TRAVEL MODELING UNDER EMERGING COMMUNICATIONS-AND-MOBILITY TECHNOLOGIES

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SPEAKER:

PROFESSOR YUPO CHAN

Department of System Engineering, University of Arkansas at Little Rock, USA


DATE:

21 MARCH 2019 (THURSDAY)


TIME:

18:00 - 19:00


VENUE:

ROOM 6-12B, HAKING WONG BUILDING, THE UNIVERSITY OF HONG KONG


JOINTLY ORGANIZED BY:

Department of Civil Engineering, The University of Hong Kong

Institute of Transport Studies, The University of Hong Kong


ABSTRACT:

In recent years, one has witnessed rapid advances in communications and mobility technologies. These include breakthroughs in information and communications technology (ICT) on the one hand, and connected and automated vehicles (CAVs) on the other. We will review and track the evolution of these advances. Most importantly, we wish to map out the corresponding implications for travel modeling-and-simulation. The discussions will be carried out in two book chapters. The Part- I chapter will paint a plausible projection of how the travel modeling community will respond to ICT and CAVs as we see it today. The projection is based on existing data and observations, thus lending some credibility to the conjecture. In contrast to the Part-I chapter which takes the short-term view, the Part-II chapter is much more speculative, as we dive into the unknowns of the future. The unknowns pertain particularly to the alternate future scenarios and how stakeholders respond under these scenarios, representing the most tenuous aspect of analysis. Aimed at stimulating more thoughtful discussions on “visioning,” this chapter offers solid guidelines to deal with what is coming and to deal with uncertainties that are yet to come.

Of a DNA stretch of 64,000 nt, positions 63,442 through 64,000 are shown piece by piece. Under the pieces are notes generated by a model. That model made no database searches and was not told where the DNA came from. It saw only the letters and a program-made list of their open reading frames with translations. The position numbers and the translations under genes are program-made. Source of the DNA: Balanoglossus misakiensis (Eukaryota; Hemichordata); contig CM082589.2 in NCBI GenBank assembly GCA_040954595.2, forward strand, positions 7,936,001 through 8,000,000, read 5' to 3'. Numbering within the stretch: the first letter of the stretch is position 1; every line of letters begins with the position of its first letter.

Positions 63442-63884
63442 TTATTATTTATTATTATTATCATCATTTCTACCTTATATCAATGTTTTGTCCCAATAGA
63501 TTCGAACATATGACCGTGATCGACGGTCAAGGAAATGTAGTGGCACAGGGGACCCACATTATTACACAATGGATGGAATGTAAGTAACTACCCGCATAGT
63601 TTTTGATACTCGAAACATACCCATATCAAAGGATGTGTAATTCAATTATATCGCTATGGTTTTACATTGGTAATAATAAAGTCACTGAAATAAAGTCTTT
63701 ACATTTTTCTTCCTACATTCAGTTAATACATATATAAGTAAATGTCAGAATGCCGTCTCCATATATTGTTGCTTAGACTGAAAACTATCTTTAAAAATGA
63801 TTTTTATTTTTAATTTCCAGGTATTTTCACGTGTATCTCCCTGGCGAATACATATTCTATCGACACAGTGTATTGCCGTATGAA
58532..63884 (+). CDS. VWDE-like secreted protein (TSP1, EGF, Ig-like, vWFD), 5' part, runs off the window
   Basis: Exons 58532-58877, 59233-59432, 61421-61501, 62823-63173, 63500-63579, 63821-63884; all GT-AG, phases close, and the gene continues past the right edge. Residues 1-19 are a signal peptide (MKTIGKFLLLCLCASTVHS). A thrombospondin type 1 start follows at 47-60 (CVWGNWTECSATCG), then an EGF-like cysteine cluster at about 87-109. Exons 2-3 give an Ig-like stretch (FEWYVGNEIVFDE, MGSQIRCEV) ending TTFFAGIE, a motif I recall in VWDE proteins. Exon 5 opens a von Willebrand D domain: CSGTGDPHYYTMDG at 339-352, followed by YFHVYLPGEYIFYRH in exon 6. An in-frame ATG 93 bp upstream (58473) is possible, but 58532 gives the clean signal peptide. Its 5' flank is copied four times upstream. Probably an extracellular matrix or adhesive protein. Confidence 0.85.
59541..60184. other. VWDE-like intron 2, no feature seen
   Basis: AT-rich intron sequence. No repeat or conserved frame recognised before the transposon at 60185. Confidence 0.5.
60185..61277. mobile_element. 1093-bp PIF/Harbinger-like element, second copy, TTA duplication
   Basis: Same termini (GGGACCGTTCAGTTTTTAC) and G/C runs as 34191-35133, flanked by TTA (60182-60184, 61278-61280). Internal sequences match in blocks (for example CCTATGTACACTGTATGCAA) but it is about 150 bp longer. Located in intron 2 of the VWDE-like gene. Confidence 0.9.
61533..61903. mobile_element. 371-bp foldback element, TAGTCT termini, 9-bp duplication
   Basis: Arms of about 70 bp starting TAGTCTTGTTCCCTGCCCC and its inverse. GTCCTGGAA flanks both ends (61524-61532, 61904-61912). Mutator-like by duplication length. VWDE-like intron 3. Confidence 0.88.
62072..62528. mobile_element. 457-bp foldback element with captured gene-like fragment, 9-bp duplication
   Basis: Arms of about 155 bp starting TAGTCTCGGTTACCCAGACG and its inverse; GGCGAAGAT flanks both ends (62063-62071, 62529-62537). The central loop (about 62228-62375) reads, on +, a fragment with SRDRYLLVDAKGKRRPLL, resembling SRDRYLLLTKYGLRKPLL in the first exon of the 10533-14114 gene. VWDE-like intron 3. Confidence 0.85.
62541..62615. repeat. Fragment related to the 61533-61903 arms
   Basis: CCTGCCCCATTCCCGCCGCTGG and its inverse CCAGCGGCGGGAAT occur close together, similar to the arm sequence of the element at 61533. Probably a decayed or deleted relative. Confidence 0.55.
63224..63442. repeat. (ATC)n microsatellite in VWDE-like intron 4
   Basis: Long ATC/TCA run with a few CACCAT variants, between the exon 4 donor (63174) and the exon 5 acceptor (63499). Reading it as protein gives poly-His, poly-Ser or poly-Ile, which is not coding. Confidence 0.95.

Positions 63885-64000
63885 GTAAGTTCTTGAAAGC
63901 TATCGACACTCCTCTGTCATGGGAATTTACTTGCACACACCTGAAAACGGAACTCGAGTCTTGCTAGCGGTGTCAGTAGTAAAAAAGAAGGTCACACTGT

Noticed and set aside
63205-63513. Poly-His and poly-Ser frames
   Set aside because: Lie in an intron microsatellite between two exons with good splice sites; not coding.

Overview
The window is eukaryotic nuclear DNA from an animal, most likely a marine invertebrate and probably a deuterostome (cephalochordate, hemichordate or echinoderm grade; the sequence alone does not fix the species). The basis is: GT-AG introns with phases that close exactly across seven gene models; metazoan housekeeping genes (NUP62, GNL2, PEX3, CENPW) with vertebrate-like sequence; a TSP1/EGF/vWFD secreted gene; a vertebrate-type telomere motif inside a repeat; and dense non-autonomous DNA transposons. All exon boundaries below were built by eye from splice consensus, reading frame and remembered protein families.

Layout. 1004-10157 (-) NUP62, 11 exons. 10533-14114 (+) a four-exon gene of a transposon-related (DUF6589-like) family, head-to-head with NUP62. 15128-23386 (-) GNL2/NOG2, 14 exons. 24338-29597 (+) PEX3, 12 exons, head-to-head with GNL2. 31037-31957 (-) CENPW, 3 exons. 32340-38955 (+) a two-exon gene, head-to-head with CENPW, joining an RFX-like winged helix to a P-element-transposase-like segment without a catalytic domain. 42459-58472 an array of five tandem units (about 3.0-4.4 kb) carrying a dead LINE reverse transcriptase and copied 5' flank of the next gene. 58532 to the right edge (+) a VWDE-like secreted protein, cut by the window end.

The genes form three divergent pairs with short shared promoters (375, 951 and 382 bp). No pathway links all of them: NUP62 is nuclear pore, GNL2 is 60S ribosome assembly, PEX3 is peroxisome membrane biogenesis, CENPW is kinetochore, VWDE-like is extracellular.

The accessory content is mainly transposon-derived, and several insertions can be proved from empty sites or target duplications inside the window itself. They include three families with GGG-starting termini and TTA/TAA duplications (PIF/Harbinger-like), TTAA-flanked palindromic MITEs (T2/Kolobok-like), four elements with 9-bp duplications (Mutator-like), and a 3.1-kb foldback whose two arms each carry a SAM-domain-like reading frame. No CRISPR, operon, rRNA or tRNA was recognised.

ABOUT THE SPEAKER:

Dr. Yupo Chan received all his degrees from MIT. After 28 years of post-doctoral experience, he became the Founding Chair of the Dept. of Systems Engineering at the University of Arkansas at Little Rock. Before UA Little Rock, Yupo worked at the Air Force Institute of Technology, Washington State University, the State University of New York at Stony Brook, Pennsylvania State University, and Kates, Peat & Marwick.  He was a Congressional Fellow in the Office of Technology Assessment in Washington, DC.  Dr. Chan’s training and research include transportation systems, telecommunications, networks and combinatorial optimization, multi-criteria decision-making and spatial-temporal information.  He has published numerous books and monographs, including Location Theory and Decision Analysis; Location – Second Edition, Transportation, & Land-Use (Second Edition under preparation); Data Engineering: (co-editors J. Talburt, and T. Talley).

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AUTONOMOUS DRIVING, FUTURE TRANSPORT AND THE SIMULATION STUDIES

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SPEAKER:

PROFESSOR JIANPING WU

School of Civil Engineering, Tsinghua University, China

Director of Tsinghua University - University of Cambridge - Massachusetts Institute of Technology, Center for Future Transport Research


DATE:

14 MARCH 2019 (THURSDAY)


TIME:

18:30 - 19:30


VENUE:

ROOM 6-12B, HAKING WONG BUILDING, THE UNIVERSITY OF HONG KONG


ABSTRACT:

According to McKinsey's 2017 forecast, in the next five years, SAE 4-class autonomous vehicles may appear, and it takes about 10 years to achieve SAE 5-level fully automatic driving. In the era of autonomous driving full implementation, our roads may no longer be congested, our roads may be much safer than today, and people's lifestyles and travel behaviors will change dramatically. However, on the road to autonomous driving and future transport system, we will face many challenges. One of the key challenges is that from all human driving traffic system to all autonomous driving system there is a long period time when the roads will have mixed traffic of human driving